Reddit is auctioning three non-fungible tokens powered by the ethereum blockchain, with the social media site taking bid from now until July 1.
The tokens are called “CryptoSnoos NFTs” and feature the famous alien mascot of the social media site. The Block was first to report.
“Take advantage of this rare opportunity to own a piece of Reddit history-snag a CryptoSnoo NFT,” the website said.
The three CryptoSnoos NFTs are named Original Block, Helium, and Snooprematic.
All were minted on June 17 and are on sale on NFT platform OpenSea.
According to Reddit, Original Block is inspired by Reddit’s characteristic Snoo caricature. Helium, meanwhile, is associated with the “contemporary art movement” and “everyday objects that are blue and sparkle.” Snooprematic is influenced by a “geometric vocabulary.”
The current highest bid for Original Block is $3,959.82, for Helium it’s $1,979.91, and for Snooprematic, it’s $1,394.07.
Once purchased, buyers will get access to a URL that will take them to a webpage dedicated to their NFTs.
NFTs are unique digital assets secured on a blockchain. Each NFT has its own signature, which can be verified in the public ledger and cannot be duplicated.
NFTs have soared in popularity in 2021. Artwork, tweets, and news columns turned into digital art have fetched millions of dollars at auction.
Sotheby’s, one of the biggest luxury auction houses in the world, has said it will accept bitcoin and ether in payment for a rare 101-carat diamond with an estimated value of $10 million to $15 million when it is auctioned next month.
The pear-shaped diamond, named “The Key 10138”, weighs 101.38 carats, has been classified as flawless and highly chemically pure, making it extremely rare, Sotheby’s said. It is set to be sold in Hong Kong on July 9, and is expected to bring in between 78 million and 118 million Hong Kong dollars.
The auction house said it will accept bids in bitcoin and ether for the diamond, and it will take offers at the live sale or ahead of it.
“The Key 10138 is the first important diamond in the world to be auctioned with cryptocurrency as an accepted method of payment. It was named to symbolize the unlocking of a new era in commerce and technology, and thus is a key to history,” Sotheby’s said in auction details posted online.
The company has previously been open to cryptocurrency as payment, in the sale of a Banksy artwork in May and in the auction of a “CryptoPunk” non-fungible token, or NFT, earlier in June. One of a series of CryptoPunk characters, the “Covid Alien” sold for $11.8 million.
Cryptocurrencies have emerged as a factor in auction sales this year after crypto-hype exploded in the last 18 months. Items so far have mostly been limited to artwork or digital collectibles like NFTs, and the auction of a diamond marks a milestone for acceptance of digital currencies. Sotheby’s itself described the sale as “a significant moment in the evolution of the market” in a tweet on Monday.
Bidding for a seat alongside Jeff Bezos onboard New Shepard, the Blue Origin rocket due to blast off on July 20, has officially closed ahead of a live auction on Saturday.
The highest bid at the closing of registration on Thursday was $4.8 million, according to Blue Origin’s website. The live auction will take place on Saturday, June 12, at 12:45 p.m. EDT.
Jeff Bezos, who owns Blue Origin, announced on Monday he would be on the first human flight of New Shepard along with his brother. Pre-auction bidding has been open since May, and before Bezos’ announcement the highest bid was $2.8 million.
The flight will last just 11 minutes, taking the passengers to the edge of space. Bezos and the other passengers will be weightless and able to float about the cabin for roughly three minutes, as reported by Insider’s Morgan McFall-Johnsen.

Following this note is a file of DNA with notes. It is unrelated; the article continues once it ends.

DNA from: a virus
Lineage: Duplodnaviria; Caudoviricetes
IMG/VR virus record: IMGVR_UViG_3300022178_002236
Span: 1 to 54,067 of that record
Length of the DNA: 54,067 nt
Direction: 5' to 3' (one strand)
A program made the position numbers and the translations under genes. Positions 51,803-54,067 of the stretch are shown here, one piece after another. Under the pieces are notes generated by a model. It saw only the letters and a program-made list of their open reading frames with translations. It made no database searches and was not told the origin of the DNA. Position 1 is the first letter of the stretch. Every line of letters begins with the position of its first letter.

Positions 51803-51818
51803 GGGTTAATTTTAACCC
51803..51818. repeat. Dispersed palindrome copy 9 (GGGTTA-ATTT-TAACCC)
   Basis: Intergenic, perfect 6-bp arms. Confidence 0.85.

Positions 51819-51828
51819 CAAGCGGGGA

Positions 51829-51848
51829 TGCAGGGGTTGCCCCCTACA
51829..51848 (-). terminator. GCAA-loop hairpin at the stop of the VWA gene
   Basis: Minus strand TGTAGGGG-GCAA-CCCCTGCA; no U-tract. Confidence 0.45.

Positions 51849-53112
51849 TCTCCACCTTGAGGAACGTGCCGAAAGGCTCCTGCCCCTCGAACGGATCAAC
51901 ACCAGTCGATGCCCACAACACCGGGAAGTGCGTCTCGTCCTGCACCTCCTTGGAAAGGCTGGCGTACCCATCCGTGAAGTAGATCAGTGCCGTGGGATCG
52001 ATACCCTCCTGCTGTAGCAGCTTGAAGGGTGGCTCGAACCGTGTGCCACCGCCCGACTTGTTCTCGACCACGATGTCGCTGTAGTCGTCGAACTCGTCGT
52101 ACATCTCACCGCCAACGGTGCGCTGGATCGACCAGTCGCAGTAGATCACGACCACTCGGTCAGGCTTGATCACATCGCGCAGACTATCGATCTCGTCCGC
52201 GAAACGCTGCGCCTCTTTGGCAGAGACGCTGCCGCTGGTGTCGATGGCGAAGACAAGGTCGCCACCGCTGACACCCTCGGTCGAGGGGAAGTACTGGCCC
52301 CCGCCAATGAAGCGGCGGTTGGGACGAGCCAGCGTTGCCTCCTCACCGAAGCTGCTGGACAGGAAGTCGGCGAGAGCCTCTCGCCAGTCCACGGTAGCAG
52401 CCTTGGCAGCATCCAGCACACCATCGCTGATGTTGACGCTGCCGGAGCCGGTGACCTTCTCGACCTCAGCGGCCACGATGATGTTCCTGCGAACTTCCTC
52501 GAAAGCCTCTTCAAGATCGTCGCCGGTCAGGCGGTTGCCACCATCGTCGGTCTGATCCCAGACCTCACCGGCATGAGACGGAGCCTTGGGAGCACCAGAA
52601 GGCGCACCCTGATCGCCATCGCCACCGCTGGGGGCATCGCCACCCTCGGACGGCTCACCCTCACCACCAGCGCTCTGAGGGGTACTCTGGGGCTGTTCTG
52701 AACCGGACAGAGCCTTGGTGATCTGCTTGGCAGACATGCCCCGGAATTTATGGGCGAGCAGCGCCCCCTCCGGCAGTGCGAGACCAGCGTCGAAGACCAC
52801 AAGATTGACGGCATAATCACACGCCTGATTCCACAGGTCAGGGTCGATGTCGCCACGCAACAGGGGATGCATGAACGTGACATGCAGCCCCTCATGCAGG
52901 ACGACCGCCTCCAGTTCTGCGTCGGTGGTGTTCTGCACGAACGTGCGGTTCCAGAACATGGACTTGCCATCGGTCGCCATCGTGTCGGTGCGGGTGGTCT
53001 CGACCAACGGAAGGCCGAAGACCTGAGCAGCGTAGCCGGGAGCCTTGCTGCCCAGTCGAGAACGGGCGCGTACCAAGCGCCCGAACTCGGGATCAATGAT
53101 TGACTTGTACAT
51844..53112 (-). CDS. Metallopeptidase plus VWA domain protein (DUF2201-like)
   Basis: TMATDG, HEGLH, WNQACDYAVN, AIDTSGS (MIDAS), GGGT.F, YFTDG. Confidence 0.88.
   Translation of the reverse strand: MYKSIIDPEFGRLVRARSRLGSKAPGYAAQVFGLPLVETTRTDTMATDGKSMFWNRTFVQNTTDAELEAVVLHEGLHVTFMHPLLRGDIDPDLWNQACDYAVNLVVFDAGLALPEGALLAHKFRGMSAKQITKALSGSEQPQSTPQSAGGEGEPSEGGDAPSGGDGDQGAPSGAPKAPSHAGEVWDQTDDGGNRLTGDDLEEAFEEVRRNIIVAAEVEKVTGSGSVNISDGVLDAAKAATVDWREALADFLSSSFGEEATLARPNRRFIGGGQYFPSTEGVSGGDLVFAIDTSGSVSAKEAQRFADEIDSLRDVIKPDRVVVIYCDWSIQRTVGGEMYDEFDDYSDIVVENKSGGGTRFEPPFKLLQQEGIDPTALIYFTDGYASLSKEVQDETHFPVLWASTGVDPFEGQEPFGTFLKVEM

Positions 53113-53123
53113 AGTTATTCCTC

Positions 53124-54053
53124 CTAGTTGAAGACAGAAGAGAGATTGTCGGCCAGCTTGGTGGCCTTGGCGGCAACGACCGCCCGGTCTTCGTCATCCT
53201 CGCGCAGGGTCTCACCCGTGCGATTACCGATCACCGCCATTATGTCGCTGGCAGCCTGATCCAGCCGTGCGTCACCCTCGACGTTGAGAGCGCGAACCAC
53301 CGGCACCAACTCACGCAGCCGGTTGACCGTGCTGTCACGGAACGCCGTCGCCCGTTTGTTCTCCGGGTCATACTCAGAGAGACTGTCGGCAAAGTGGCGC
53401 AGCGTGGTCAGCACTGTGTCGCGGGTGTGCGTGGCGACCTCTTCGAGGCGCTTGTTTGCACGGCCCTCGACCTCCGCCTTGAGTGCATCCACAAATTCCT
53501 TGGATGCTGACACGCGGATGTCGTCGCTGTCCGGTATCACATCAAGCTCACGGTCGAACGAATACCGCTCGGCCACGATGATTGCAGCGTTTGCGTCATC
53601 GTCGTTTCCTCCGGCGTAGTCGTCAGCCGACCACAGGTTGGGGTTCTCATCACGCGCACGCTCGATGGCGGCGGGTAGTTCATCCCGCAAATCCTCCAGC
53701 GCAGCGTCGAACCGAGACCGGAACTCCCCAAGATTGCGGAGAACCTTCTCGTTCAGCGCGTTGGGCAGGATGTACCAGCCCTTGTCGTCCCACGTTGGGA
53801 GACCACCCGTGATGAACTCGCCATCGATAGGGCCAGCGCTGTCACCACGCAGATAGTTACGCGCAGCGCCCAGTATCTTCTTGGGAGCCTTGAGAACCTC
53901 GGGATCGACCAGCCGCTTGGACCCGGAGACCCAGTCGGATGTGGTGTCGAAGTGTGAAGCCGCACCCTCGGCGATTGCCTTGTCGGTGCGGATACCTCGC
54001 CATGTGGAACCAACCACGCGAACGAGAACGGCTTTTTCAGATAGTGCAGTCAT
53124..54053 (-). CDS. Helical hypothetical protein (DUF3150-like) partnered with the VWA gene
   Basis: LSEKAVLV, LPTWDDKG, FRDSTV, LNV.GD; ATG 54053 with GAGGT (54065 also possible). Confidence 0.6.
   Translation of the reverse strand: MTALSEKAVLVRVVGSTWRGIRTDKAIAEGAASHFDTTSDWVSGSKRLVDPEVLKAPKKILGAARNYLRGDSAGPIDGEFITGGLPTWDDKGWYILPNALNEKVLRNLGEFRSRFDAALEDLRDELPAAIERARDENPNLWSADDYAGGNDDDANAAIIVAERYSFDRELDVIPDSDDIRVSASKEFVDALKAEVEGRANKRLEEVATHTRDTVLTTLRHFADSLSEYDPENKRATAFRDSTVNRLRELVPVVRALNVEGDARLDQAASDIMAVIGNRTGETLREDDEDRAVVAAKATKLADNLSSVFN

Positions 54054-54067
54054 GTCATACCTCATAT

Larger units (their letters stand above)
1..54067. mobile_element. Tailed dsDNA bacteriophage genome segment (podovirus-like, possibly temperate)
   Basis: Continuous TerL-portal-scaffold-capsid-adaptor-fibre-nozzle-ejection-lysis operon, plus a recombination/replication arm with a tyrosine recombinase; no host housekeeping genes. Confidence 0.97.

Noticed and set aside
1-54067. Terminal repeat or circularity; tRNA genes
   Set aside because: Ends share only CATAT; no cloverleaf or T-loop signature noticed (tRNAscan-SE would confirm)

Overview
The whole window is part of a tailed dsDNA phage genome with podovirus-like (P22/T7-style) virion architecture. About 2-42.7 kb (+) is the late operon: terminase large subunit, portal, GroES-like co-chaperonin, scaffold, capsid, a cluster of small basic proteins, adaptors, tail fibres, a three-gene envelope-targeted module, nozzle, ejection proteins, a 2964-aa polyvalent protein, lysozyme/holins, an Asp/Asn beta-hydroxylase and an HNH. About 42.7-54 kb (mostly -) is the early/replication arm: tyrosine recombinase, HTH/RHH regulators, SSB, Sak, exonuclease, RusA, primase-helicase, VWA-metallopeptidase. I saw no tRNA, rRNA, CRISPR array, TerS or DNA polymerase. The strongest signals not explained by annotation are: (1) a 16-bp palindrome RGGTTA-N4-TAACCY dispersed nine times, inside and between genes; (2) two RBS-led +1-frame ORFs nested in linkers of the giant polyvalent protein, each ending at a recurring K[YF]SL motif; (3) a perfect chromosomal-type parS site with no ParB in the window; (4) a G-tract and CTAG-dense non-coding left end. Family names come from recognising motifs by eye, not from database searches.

New Shepard can carry six people, but so far only Bezos, his brother Mark Bezos, and the auction winner have been confirmed as passengers.
If you have a taste for 100-year-old champagne – and a bit of cash to spare – you may be in luck.
877 bottles of champagne and burgundy wine with vintages dating between 1911 and 1943 are being auctioned by Acker, the largest wine auction house in the world, on Wednesday and Thursday, CNBC first reported.
There are more than 900 separate lots of the rare bubbly being sold, which is expected to sell for a whopping $10 million. The variations of champagne include “323 magnums, 10 Jeroboams, two Methuselahs and 30 half-bottles,” CNBC reported.
In total, the collection could go for over $10 million.
“The bottles offered in this sale are truly the cream of this collection,” Acker Chairman, John Kapon, told CNBC. “To offer such depth and breadth of Salon, Krug, Bollinger, Louis Roederer, Pol Roger and Pommery back to the 1920s, and Moet & Chandon back to the 1910s, is truly a rare privilege for myself as an auctioneer.”
The auctioneer told CNBC that there was “a significant effort” put into the vetting of the 100-year-old collection of wines. Kapon said, “any bottles deemed to have suboptimal color or conditions were removed.”
When one of the rarest photo lenses in the world goes up for auction next weekend in Vienna, Austria, it’s expected to fetch between €100,000 and €120,000.
The lens, a Zeiss Planar 50mm f/0.7, was designed by the German lens-maker in 1966 for NASA. The agency needed a lens capable of capturing light in the darkest circumstances, perfect for pictures of the moon during its Apollo Missions. Only 10 of the lenses were manufactured. NASA bought six of them.
“This is one of these ten lenses that Zeiss made at that time,” said Andreas Schweiger, of Leitz Photographica Auction, which is running the auction. “Most probably, this is one of the lenses delivered to NASA.”
Schweiger spoke to Insider last week via Zoom from his office in Vienna, where his team’s readying for a live auction at the city’s Hotel Bristol, scheduled for June 12.
For the last few weeks, boxes containing historic and rare camera equipment have been arriving at the auction company’s doorstep. Most came from private collectors.
“They get their camera as a gift from their grandparents, for example, or they find maybe a camera in the attic,” Schweiger said. “When they don’t know what to do, they look up on the internet and hopefully they find us.”
Among the rarities that will go on the auction block are a “Luxus” model gold-plated Leica that’s wrapped in lizard skin (starting bid €100,000), a Leica MP2 with Electric Motor (starting bid €150,000), and a 1924 Leica owned by Ernst Leitz II, who manufactured the first Leica cameras (starting bid €40,000).
There will be a trio of Rolleiflex cameras owned by American photographer Walker Evans (starting bid €20,000), and a pair of Leicas (starting bid €6,000) owned by Felice Quinto, an early Italian paporazzo.
A Jony Ive Leica Prototype
There will, however, be one missing item.